29 January, 2008

Consumption

I was going to post this as a comment on Elliott's post below, but it was long so I made it a real post.

Let's deconstruct Cassady's comment:

Isn't that one of the main economic conundrums? I seem to recall that basically no matter what we do, the marginal propensity to spend goes down even if that lowest quintile (you and me, friends)gets the highest proportion of rebates. I could be wrong about this, but I also think that marginal propensity to spend is one of those quirky statistics that is very difficult to accurately predict. I mean, economists rarely take into account such fantastic products as "Jump to Conclusion" mats and Tickle-me Elmo's. Sign me up for two!


(As an aside, Cassady's conception of the income distribution of the United States is woefully inadequate. Those of us who aren't students are certainly not in the lowest quintile, and I wouldn't be surprised if most of us fall into the middle 20%. Yes Virginia, 40% of households (not even individuals) in the United States make less than $34,738 per year.)

There are a number of competing theories about the marginal propensity to spend (or consume, as it is usually put). One is known as Ricardian equivalence. Basically, the government has a budget constraint, at least in the long run. They can't spend more than they tax. So, if the deficit increases (via, say, a stimulus package) and everyone gets more money, they realize that the government will have to raise taxes by exactly the same amount in the future and so they save the money. Under this theory, stimulus has no effect.

The rest of the theory is basically a melange of tweaks that are made to this basic model to eke out a positive effect on consumption from government spending or tax cuts. If you include a constraint on saving for example. Then there are behavioral models, which don't even try to rationalize behavior, but try to use insights from psychology to create a model that is better at predicting behavior. Predictions from these models are mixed.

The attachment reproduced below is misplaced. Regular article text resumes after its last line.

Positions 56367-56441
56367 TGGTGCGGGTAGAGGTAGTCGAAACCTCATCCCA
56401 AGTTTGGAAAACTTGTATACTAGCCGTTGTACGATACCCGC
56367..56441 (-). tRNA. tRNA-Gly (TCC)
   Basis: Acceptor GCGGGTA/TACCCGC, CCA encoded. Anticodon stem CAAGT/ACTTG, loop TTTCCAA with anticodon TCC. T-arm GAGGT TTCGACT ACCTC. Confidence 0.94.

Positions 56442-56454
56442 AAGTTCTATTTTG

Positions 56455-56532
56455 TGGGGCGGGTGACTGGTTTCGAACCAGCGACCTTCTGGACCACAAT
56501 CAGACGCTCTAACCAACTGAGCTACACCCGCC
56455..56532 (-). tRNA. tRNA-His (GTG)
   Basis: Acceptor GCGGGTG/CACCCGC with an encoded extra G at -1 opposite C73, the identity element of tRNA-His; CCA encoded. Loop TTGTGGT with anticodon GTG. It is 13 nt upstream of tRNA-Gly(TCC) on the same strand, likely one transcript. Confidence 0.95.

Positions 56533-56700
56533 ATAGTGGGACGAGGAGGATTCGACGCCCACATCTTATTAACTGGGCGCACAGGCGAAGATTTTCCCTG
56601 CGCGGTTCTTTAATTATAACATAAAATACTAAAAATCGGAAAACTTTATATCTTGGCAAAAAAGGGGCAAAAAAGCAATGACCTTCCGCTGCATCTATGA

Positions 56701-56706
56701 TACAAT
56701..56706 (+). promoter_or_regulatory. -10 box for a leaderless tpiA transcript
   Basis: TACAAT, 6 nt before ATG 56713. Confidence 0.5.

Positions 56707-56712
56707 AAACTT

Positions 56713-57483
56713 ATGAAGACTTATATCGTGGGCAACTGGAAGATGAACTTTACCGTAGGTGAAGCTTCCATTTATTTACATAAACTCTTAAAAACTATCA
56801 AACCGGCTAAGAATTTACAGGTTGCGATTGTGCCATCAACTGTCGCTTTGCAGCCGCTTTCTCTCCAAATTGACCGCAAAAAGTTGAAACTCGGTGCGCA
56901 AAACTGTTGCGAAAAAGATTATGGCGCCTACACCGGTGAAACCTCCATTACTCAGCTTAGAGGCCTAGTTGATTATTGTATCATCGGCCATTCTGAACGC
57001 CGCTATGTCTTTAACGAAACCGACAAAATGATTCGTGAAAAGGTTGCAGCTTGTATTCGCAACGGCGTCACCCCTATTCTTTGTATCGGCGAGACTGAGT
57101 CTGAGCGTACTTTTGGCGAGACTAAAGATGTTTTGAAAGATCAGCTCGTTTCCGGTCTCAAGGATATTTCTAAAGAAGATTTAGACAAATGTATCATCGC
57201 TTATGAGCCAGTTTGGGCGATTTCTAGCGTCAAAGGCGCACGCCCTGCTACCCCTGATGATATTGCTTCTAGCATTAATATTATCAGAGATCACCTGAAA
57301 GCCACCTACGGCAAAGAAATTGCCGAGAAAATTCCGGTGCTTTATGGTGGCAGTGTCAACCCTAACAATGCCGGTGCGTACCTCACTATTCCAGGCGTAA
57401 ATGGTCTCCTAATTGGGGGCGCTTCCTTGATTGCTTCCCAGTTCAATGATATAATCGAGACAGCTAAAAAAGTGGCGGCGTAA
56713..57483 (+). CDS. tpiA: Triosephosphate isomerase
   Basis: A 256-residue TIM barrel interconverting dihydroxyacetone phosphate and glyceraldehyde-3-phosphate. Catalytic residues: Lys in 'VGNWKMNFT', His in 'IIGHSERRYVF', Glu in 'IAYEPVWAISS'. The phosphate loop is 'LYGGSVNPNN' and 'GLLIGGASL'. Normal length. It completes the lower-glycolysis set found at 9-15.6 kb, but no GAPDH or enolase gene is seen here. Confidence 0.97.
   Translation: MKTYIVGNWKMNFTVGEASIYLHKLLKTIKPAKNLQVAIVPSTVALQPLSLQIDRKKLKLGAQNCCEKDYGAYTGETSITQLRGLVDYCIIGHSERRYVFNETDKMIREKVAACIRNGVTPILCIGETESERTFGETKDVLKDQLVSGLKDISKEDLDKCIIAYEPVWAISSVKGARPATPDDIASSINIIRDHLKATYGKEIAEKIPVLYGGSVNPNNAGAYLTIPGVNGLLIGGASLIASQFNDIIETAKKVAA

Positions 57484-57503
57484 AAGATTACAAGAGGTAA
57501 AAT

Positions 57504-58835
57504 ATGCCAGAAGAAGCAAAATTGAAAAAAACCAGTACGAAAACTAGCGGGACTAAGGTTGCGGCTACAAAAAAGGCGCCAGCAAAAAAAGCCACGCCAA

So basically, we know nothing.

3 comments:

Elliot said...

But wouldn't the Ricardian equivalence theory support rebates for lower income households? If people are making their decision whether or not to consume more based on the realization that the government will have to tax more in the future to compensate, than wouldn't those who will get taxed less in the future spend more immediately?

Elliot said...

Also, I will say that I would not follow the Ricardian model. I was just thinking about what I would do were I to receive a $600 cheque in the mail tomorrow. I can say pretty safely that I would 1) take Eremita out to a very nice restaurant 2) buy some frivolous stuff like booze and books and 3) put the rest towards groceries and or rent. If I saved anything, it would not be much.

spencer said...

A few points. First, you're right, it would support rebates to lower-income households to some extent. But this would have to take the form of a dynamic transfer from rich to poor (the rebate would have to be more progressive than the following tax increase). So the theory would say that you may as well just increase the progressivity of the tax system today while keeping the change revenue-neutral and it would have an identical effect.

However, if you believe in Ricardian equivalence, you probably also believe in the permanent-income hypothesis, which says that people try to smooth income over time. That is, a rational actor will borrow or save in such a way that she can consume the same amount each year. ($40,000 and $40,000 is better than $50,000 and $30,000). Under the permanent-income hypothesis, a $600 windfall today should be amortized over her lifetime, say 60 years, leading to an increase in consumption this year of only $10. So what you are saying doesn't really rescue the policy prescriptions of this theory, taken as a whole.

You're also right that Ricardian equivalence does not hold empirically. But to some extent, it depends on people's expectations. You are a student with a low but certain stream of income. If you were a manufacturing worker or retail worker or someone else with a high chance of being laid-off in a recession, would you blow the $600 on booze and books or would you save it for the bad times ahead?

Under this view, recession is a coordination failure: if only everyone believed that there would not be a recession, there wouldn't be one. In this world, the Fed's role is to organize expectations, which they have not been doing a great job of lately.